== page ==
Ann Bentley is Global Board Director at Rider Levett Bucknall, a leading independent organisation in cost management and quantity surveying, project management and advisory services. Her role is providing advice to the RLB UK Board on governance, global matters and government level thinking on issues affecting the business and the wider industry, now and in the future.
She is also a Board Member of The Construction Leadership Council.
Here is her thinking as to why now is the time for timber.
Is the UK construction industry ready for climate change and carbon reduction?
I think it’s very mixed if I’m honest. What I have found in the work that I have done in procurement, is not only an industry fragmented in terms of lots of different suppliers, but it’s also multi-layered. You have the top 20 or 30 companies, whether that’s the contractors or the consultants, who are very well prepared. They understand it, they understand the technology, they understand their supply chains. But when you get down to Level 2, let alone Levels 3,4,5 and six, frankly they are just looking to the next job and here there is very little preparedness.
How can we ensure net zero features strongly in procurement moving forward?
The work that I’m doing is all about balance and it is trying to bring to the attention of clients all the things that they need to balance when they’re looking at construction projects. What we have found through research is that it’s not a lack of desire, it’s actually a lack of knowledge from clients. We think there’s two things that need to be done; we think that the sort of statute needs to be very, very crystal clear because what most clients do is abide by the law. Secondly we also feel that the information that clients have available to them and the way that they can make value based decisions needs to be easier, that they can see the data, that they have clear information, that they have really, really clear figures in terms of, not just the building project but what it is that they are building and how that will operate in use over 5, 10, 20 or even 100 years.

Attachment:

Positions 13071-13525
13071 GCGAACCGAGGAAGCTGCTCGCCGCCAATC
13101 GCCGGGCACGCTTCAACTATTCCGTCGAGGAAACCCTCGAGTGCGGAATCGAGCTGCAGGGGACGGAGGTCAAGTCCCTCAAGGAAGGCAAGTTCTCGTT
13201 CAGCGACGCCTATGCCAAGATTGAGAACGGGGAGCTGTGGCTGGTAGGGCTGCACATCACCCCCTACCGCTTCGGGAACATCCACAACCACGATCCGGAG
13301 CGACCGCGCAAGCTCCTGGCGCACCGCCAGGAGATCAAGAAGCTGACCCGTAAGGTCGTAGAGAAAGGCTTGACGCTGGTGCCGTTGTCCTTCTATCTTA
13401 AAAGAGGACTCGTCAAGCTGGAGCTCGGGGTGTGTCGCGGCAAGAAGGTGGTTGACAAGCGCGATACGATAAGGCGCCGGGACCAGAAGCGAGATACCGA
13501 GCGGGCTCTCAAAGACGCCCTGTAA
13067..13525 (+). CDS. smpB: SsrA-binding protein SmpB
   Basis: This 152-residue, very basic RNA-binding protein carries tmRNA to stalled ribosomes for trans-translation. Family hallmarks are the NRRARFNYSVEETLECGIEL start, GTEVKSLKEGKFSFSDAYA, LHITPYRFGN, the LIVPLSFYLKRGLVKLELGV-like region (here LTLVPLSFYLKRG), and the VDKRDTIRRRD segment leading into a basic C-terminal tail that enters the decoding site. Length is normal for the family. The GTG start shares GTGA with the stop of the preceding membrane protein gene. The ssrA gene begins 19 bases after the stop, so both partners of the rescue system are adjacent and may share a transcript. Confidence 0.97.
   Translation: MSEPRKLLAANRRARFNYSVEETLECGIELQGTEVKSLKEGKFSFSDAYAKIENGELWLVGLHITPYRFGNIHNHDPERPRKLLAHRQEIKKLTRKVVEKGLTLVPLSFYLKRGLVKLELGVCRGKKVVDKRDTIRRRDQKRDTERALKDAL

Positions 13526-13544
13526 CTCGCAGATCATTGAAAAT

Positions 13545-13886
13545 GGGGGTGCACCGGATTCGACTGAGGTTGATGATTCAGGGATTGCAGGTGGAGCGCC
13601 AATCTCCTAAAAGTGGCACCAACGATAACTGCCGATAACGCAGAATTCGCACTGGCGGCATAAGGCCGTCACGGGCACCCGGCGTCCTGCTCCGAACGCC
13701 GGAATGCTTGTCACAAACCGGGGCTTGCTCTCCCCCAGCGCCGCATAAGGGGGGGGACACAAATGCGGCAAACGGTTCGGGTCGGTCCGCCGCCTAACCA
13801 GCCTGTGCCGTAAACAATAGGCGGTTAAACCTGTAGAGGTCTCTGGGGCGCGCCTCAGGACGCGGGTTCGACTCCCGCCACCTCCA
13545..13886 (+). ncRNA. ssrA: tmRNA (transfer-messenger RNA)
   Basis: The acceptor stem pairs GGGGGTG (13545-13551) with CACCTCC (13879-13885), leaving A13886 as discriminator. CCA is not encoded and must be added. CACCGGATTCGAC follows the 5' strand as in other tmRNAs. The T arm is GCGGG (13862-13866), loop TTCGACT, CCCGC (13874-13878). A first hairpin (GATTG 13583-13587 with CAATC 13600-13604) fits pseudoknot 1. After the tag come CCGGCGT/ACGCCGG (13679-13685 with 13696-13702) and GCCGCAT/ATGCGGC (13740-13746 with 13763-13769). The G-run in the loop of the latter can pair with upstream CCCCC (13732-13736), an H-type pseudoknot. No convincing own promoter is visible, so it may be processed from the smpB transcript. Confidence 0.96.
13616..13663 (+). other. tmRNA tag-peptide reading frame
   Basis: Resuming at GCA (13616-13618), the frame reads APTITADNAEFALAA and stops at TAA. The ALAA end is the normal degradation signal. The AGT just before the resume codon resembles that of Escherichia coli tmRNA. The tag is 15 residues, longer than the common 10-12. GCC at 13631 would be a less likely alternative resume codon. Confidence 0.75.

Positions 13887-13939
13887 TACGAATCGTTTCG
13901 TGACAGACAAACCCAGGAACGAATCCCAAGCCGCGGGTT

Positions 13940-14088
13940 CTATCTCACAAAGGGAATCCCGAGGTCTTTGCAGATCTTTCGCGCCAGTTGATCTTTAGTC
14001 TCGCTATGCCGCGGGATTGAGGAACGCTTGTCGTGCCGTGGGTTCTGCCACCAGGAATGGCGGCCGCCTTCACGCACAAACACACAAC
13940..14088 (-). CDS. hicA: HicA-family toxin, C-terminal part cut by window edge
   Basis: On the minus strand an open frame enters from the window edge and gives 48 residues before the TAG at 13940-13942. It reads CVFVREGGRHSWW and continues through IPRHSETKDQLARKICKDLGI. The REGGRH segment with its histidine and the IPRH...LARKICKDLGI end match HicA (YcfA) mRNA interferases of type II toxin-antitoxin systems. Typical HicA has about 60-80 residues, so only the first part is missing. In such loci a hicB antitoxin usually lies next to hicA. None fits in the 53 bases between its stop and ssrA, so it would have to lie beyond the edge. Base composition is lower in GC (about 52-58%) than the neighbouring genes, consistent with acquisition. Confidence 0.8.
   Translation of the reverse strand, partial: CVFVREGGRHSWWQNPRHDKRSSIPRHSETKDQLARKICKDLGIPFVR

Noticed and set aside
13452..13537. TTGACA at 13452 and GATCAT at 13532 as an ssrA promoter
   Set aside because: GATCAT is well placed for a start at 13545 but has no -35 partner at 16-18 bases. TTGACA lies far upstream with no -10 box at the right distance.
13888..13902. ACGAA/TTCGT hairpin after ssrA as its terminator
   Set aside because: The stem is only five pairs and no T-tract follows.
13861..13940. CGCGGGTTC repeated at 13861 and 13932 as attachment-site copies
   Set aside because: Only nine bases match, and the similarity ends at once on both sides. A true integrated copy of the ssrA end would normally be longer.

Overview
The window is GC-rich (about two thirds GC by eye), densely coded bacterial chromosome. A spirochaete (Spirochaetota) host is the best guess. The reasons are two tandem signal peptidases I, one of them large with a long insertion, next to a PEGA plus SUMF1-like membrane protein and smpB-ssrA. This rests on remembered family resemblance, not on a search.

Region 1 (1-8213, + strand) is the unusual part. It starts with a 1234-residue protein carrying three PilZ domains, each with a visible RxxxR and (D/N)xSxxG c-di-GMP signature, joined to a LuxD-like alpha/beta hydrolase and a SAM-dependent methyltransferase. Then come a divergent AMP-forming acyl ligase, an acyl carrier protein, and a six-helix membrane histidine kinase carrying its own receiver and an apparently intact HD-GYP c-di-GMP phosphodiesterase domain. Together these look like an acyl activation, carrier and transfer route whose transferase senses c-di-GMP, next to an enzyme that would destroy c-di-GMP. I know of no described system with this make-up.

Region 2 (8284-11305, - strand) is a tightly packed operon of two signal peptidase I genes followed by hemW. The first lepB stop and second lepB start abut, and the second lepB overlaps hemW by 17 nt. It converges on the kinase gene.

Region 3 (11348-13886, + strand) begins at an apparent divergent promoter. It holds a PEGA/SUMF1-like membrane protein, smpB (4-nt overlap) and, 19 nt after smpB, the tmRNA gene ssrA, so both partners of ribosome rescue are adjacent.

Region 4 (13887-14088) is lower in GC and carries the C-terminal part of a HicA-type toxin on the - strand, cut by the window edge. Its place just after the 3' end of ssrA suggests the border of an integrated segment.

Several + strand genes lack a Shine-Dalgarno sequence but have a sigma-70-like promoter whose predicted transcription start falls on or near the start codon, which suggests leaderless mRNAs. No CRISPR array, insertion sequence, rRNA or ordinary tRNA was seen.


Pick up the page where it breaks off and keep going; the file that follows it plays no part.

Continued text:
How does the Construction Leadership Council promote and support net zero?
The Construction Leadership Council (CLC) has recently published its climate statement and it is very, very supportive of net zero. The CLC is made up of both government and industry members and the government has put legal commitments to net zero. I think everybody who sits around the CLC table realises that, essentially it’s not about 2050, it’s about today because every single building that we build in the next few years we hope will still be standing in 2050. So this isn’t a future thing, this is a very current thing. It’s fair to say that Coronaviruses has rather overtaken the CLC in the last six months, but net zero is right up there on the agenda and I think you will see much more of that in the next six months.
What is your view on the use of certain sustainable products in a risk averse market for insurers and lenders?